The Primetime Emmy Awards take place next week, but for the first time in nearly 40 years, the Emmys won't air on Sunday night TV. Instead, Emmy fans will have to wait until Monday to get their annual Emmy celebrity fix.
The Emmys rotate from network to network, and this year it's NBC's turn. So why is NBC eschewing Sunday? Because Sunday is the most watched night of the week, with more than 124 million viewers, and that means lots of competition for the Emmys. Moreover, some some of the hottest shows on television air on Sunday nights: Downton Abbey, True Detective, Game of Thrones, Girls.
Last year CBS made the canny move of airing the Emmys right after a football game. The NFL audience mostly stuck around, which netted the Emmys its biggest audience in years. You might think NBC would use the same tactic. It owns Sunday Night Football, after all, but media analyst Jack Myers says the competition is just too intense. First, there are all of those hit shows to contend with (True Blood's season finale is on Sunday). And then there's the other awards show that will be airing Sunday night – The MTV Video Music Awards are that night, and last year we had the twerking with Miley Cyrus," says Myers. "So there’s a lot of interest this year in the program, and it’s that 18-34 audience."
NBC doesn't want to lose that key demographic to twerk-gate, so it's rolling the weekday dice.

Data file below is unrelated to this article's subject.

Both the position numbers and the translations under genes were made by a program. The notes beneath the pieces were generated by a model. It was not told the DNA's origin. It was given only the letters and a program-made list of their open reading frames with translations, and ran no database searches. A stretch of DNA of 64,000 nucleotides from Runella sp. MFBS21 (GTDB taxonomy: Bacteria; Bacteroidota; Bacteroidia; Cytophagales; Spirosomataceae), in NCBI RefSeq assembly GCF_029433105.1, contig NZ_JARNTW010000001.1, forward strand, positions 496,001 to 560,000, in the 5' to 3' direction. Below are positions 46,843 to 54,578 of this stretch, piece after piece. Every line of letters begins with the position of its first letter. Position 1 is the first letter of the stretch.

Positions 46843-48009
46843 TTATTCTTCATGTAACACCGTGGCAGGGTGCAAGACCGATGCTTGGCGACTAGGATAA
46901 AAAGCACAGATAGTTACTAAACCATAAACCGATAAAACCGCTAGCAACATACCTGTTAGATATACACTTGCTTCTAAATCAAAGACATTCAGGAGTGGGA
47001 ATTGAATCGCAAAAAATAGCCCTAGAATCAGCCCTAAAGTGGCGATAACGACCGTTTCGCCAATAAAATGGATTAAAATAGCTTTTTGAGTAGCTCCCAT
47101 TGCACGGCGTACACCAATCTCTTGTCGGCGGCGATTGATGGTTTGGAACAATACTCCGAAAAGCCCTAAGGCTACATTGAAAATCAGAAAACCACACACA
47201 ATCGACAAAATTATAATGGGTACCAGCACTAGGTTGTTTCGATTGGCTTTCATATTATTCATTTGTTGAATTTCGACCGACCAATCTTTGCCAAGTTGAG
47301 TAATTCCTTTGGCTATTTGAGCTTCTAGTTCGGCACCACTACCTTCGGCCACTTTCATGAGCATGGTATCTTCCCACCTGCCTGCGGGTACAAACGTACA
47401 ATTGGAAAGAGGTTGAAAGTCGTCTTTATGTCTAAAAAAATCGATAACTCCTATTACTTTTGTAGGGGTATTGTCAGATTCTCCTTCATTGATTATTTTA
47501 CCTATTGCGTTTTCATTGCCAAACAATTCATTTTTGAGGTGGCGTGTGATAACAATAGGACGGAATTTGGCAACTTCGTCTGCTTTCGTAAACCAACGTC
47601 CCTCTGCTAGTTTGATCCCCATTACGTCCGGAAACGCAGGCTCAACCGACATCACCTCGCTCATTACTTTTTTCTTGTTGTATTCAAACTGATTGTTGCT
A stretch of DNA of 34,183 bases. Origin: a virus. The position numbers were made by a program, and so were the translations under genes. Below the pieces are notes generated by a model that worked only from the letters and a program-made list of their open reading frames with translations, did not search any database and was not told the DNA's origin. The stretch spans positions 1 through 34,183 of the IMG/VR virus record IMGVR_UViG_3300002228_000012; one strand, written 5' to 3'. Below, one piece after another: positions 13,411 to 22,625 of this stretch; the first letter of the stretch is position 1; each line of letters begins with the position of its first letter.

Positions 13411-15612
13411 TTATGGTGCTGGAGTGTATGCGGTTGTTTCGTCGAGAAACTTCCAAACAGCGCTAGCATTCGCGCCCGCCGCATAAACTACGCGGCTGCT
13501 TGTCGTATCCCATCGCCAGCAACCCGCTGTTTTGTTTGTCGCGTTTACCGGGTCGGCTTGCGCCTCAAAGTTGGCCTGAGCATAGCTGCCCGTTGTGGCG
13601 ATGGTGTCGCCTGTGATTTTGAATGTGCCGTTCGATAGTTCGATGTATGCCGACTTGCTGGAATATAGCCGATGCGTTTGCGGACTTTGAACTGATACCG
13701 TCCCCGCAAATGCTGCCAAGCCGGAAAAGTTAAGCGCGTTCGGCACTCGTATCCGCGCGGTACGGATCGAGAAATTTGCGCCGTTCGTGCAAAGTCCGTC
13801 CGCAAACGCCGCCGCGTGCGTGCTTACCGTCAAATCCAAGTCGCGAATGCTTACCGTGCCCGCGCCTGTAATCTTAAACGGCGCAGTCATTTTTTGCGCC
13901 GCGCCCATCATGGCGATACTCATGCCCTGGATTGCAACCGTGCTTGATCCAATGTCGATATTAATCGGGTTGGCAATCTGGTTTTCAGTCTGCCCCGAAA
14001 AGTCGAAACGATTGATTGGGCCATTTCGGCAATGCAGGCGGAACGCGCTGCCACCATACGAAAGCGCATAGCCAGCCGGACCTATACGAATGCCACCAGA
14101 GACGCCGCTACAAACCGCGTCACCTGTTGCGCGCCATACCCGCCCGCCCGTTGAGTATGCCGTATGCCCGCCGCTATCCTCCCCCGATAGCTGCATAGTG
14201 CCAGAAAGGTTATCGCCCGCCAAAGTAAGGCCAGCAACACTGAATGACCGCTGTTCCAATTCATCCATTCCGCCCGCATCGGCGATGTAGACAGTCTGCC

"It’s actually pretty interesting to see this kind of experimentation happening on a big scale," says Rick Ducey, Managing Director at BIA/Kelsey, a media research firm. "There’s a lot of economics at stake here."
Advertisers often pay as much as 50 percent more for ads around live events like the Emmys. If NBC's Monday night Emmys pulls in a big audience, Ducey says we’ll likely see more special event TV creeping out over the week.
But that’s a big "if."
"The difficulty is, of course, corralling everybody in the way you can on a Sunday for something like the Oscars or the Superbowl, where they’ll give up seven or eight hours quite happily," says Toby Miller, a professor emeritus of media and cultural studies at the University of California-Riverside. He says those leisure hours are key for the tweeting and Facebook posting people do around awards shows – and the ad possibilities that come with that.
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